THE RED RIVER RUNNING THROUGH THE RHONE

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The Independent Culture
The only thing better than eating in Lyons is drinking there. Rhone reds rank with Bordeaux and Burgundy as France's greatest. They are also, despite some nasty price rises in recent years, far better value. And Lyons makes a good starting point for oenological sight-seeing.

The tour has two natural stages, following the strict demarcation between the Rhone's two principal wine-making areas. Head south from Lyons on the main road and you'll soon find yourself in the steeply angled terrain that produces the valley's greatest wines: Hermitage, Cornas and Cote-Rotie. The latter name conveys the idea of how nature treats grapes here. It burns the hills on which they grow, producing (at best) some of the densest, darkest wines anywhere on earth.

Because of the size of the area and the nature of the terrain, there's a limit to how much wine can come out of the northern Rhone. As a result, prices are now nearly as steep as the hills. You have to pay at least pounds 15 for a good Hermitage, and some Cote-Rotie, such as the desperately fashionable trio from Guigal (La Turque, La Landonne, La Mouline), sells for wild prices. Bibendum's Fine Wine list has the 1991 La Landonne at pounds 135 a bottle. The lesser appellations are less frightening. Good St Joseph and Crozes-Hermitage can be bought in the UK at prices between pounds 6 and pounds 10.

There are also white wines, the most famous being Condrieu and Chateau Grillet, France's smallest AOC.

The southern vineyards are larger and more productive. When people say that Rhone is still cheap, this is what they're talking about. Chateauneuf- du-Pape is the most famous appellation and the most expensive; a good one cannot be had for less than a tenner or so, and the best can double that. I'd skip them and buy Cotes-du-Rhone and the single-area wines labelled as Cotes-du-Rhone-Villages. Basic Cotes-du-Rhone accounts for most of production, and when good, they are very good. Better still are the 16 village wines, all made in and around the ruggedly beautiful Dentelles de Montmirail. The best, for my money, are Cairanne, Seguret, Valreas and Sablet. There are also two villages with their own AOC, Gigondas and Vacqueyras, which produce some incredibly good wines.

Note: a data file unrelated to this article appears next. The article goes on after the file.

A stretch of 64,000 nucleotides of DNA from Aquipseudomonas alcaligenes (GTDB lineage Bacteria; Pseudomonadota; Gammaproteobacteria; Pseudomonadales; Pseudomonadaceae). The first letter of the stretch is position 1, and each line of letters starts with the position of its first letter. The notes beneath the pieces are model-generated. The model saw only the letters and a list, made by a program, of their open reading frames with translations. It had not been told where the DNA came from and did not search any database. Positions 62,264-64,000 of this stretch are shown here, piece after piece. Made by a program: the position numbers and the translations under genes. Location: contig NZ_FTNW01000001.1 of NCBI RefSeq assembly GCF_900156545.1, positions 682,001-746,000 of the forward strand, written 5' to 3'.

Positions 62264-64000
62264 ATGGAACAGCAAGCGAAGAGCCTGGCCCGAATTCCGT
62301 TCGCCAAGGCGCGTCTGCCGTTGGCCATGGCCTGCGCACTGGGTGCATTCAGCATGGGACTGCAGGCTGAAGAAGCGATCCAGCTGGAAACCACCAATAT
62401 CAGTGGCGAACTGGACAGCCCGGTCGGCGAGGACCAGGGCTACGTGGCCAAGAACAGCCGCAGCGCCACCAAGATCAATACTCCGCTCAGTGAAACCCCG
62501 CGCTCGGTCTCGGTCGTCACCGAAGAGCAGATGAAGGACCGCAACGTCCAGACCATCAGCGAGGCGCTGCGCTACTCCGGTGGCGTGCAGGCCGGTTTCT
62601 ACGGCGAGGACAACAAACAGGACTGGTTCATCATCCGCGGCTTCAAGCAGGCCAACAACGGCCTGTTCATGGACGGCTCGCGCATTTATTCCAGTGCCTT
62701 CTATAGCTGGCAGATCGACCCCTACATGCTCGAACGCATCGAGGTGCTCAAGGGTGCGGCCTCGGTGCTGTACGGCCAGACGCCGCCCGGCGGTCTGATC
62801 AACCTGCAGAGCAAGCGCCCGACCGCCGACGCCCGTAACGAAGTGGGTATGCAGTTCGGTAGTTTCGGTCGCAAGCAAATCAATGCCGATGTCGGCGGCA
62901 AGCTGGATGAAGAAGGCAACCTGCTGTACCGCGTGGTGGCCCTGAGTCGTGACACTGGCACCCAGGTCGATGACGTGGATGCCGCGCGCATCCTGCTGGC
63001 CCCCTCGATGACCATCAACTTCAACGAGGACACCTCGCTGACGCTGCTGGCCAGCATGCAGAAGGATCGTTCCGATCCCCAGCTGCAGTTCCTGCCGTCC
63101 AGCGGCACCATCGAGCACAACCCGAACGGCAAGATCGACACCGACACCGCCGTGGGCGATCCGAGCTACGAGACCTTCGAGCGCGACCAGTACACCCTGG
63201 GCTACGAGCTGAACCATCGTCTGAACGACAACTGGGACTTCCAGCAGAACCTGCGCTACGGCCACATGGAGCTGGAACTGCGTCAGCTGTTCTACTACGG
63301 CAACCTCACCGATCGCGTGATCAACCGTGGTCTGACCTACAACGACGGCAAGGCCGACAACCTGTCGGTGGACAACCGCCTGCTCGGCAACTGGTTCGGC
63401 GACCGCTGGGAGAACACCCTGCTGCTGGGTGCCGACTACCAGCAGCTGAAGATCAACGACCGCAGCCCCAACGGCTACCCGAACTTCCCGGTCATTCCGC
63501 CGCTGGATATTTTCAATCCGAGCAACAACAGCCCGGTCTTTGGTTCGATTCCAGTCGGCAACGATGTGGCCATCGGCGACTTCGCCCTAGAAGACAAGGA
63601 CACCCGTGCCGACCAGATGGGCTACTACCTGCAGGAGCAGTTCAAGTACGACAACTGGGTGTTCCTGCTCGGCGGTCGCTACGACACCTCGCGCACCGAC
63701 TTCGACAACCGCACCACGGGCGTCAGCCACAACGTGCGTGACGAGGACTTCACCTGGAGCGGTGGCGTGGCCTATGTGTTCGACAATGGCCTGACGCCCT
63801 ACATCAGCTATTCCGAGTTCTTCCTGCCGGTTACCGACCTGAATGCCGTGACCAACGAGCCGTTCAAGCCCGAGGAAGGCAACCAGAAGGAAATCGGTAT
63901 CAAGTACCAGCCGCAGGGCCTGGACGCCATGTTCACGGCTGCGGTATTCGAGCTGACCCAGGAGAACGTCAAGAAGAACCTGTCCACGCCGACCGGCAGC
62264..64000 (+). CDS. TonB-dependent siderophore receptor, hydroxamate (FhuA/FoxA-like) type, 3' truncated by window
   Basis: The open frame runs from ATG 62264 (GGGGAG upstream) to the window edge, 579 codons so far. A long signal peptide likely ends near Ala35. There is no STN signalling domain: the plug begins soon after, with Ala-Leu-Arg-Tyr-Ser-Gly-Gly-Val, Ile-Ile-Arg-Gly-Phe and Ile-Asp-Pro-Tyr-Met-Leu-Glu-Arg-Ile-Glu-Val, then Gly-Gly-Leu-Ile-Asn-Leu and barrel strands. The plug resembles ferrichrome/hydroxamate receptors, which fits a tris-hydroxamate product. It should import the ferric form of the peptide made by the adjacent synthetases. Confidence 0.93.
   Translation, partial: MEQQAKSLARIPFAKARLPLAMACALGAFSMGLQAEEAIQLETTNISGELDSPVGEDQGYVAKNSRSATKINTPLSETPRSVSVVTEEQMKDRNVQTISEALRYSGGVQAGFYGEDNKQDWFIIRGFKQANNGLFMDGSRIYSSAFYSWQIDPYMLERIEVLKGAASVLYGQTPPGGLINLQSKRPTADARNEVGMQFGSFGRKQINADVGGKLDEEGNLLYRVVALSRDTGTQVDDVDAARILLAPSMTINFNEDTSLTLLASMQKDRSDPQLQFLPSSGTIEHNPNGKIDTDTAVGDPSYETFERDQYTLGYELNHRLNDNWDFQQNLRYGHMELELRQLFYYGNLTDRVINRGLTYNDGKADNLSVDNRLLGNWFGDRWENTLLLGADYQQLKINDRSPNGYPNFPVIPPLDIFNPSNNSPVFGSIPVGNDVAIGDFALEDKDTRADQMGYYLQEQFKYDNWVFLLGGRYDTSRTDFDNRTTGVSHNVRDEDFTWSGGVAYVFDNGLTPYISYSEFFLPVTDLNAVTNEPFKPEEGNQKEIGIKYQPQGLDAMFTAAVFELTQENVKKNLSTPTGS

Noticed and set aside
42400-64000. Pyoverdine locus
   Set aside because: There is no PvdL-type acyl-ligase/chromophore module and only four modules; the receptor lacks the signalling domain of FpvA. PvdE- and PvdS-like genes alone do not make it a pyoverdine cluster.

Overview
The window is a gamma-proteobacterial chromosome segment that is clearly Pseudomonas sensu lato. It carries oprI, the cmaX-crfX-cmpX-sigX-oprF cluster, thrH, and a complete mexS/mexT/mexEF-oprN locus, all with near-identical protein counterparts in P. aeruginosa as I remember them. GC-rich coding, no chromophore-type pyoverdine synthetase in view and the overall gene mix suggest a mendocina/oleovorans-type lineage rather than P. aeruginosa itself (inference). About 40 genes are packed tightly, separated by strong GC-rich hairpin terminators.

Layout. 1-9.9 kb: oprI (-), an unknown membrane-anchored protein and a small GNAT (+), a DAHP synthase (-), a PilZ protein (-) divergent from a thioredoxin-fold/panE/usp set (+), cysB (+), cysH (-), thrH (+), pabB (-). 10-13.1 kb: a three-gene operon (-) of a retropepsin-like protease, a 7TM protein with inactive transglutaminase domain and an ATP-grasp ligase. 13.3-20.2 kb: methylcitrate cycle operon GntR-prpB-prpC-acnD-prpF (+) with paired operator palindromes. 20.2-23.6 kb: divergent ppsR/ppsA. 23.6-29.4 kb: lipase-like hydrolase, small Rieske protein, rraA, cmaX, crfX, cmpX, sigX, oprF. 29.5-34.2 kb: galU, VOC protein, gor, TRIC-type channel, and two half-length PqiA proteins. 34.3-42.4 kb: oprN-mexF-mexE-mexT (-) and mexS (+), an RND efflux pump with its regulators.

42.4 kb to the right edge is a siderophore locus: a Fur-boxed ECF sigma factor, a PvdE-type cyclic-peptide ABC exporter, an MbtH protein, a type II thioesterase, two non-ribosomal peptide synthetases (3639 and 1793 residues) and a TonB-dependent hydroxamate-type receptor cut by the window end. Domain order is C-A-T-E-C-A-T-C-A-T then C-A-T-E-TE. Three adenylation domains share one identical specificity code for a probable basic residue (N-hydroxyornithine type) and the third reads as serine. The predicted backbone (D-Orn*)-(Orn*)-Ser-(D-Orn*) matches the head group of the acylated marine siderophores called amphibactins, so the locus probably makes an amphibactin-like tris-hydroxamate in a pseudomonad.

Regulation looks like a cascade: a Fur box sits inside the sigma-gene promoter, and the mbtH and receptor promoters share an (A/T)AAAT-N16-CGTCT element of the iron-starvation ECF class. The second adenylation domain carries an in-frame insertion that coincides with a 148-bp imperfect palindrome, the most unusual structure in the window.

Just a quick mention of three near-Rhone appellations. Cotes du Ventoux and Coteaux du Tricastin both produce solid, potentially excellent wines at some of the lowest prices in the valley. And finally: the one Rhone white I really like, a sparkler called Clairette de Die "Tradition" made from a combination of the clairette grape and muscat. Honeyed fragrance; deliciously quaffable; good with pud or as an aperitif.

When you're travelling south from Lyons, you can buy your wines from the producer. In the UK the independents, such as Rhone specialist Yapp Brothers (01747 860423), are the best places to find them. Yapp has a summer offer running now which includes some good bin ends and a sampler case from the excellent 1995 vintage. Give `em a call. It's partial consolation if you're not driving south from Lyons.

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